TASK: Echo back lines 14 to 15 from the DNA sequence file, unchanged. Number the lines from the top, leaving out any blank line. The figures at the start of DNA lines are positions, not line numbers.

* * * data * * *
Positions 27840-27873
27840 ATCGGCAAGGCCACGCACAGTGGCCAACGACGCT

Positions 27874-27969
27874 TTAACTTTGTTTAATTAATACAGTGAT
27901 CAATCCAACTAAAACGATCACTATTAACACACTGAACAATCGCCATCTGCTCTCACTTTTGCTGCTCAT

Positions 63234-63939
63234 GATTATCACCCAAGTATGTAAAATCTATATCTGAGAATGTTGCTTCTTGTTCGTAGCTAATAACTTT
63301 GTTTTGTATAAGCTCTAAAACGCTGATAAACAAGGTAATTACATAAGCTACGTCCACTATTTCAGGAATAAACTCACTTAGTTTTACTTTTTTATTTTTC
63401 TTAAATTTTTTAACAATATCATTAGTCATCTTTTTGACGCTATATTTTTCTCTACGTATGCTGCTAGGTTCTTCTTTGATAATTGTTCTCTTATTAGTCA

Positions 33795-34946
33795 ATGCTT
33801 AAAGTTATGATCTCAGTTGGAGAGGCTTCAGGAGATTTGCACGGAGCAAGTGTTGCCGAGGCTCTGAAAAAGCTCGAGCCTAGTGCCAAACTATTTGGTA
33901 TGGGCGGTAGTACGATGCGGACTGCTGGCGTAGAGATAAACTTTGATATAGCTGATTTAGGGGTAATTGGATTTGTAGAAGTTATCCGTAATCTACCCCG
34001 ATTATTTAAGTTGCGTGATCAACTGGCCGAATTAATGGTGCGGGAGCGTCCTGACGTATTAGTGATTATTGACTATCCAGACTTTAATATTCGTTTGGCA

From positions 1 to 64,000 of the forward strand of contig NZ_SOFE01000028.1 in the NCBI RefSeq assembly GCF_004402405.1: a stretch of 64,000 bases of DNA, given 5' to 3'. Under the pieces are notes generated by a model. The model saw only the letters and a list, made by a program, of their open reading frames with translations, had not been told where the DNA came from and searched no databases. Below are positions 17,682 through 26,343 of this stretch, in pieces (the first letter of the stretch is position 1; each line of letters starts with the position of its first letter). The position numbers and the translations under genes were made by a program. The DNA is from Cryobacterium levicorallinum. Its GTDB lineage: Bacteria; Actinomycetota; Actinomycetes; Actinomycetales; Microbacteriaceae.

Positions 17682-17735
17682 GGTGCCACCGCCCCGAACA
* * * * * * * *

34001 ATTATTTAAGTTGCGTGATCAACTGGCCGAATTAATGGTGCGGGAGCGTCCTGACGTATTAGTGATTATTGACTATCCAGACTTTAATATTCGTTTGGCA

From positions 1 to 64,000 of the forward strand of contig NZ_SOFE01000028.1 in the NCBI RefSeq assembly GCF_004402405.1: a stretch of 64,000 bases of DNA, given 5' to 3'. Under the pieces are notes generated by a model. The model saw only the letters and a list, made by a program, of their open reading frames with translations, had not been told where the DNA came from and searched no databases. Below are positions 17,682 through 26,343 of this stretch, in pieces (the first letter of the stretch is position 1; each line of letters starts with the position of its first letter). The position numbers and the translations under genes were made by a program. The DNA is from Cryobacterium levicorallinum. Its GTDB lineage: Bacteria; Actinomycetota; Actinomycetes; Actinomycetales; Microbacteriaceae.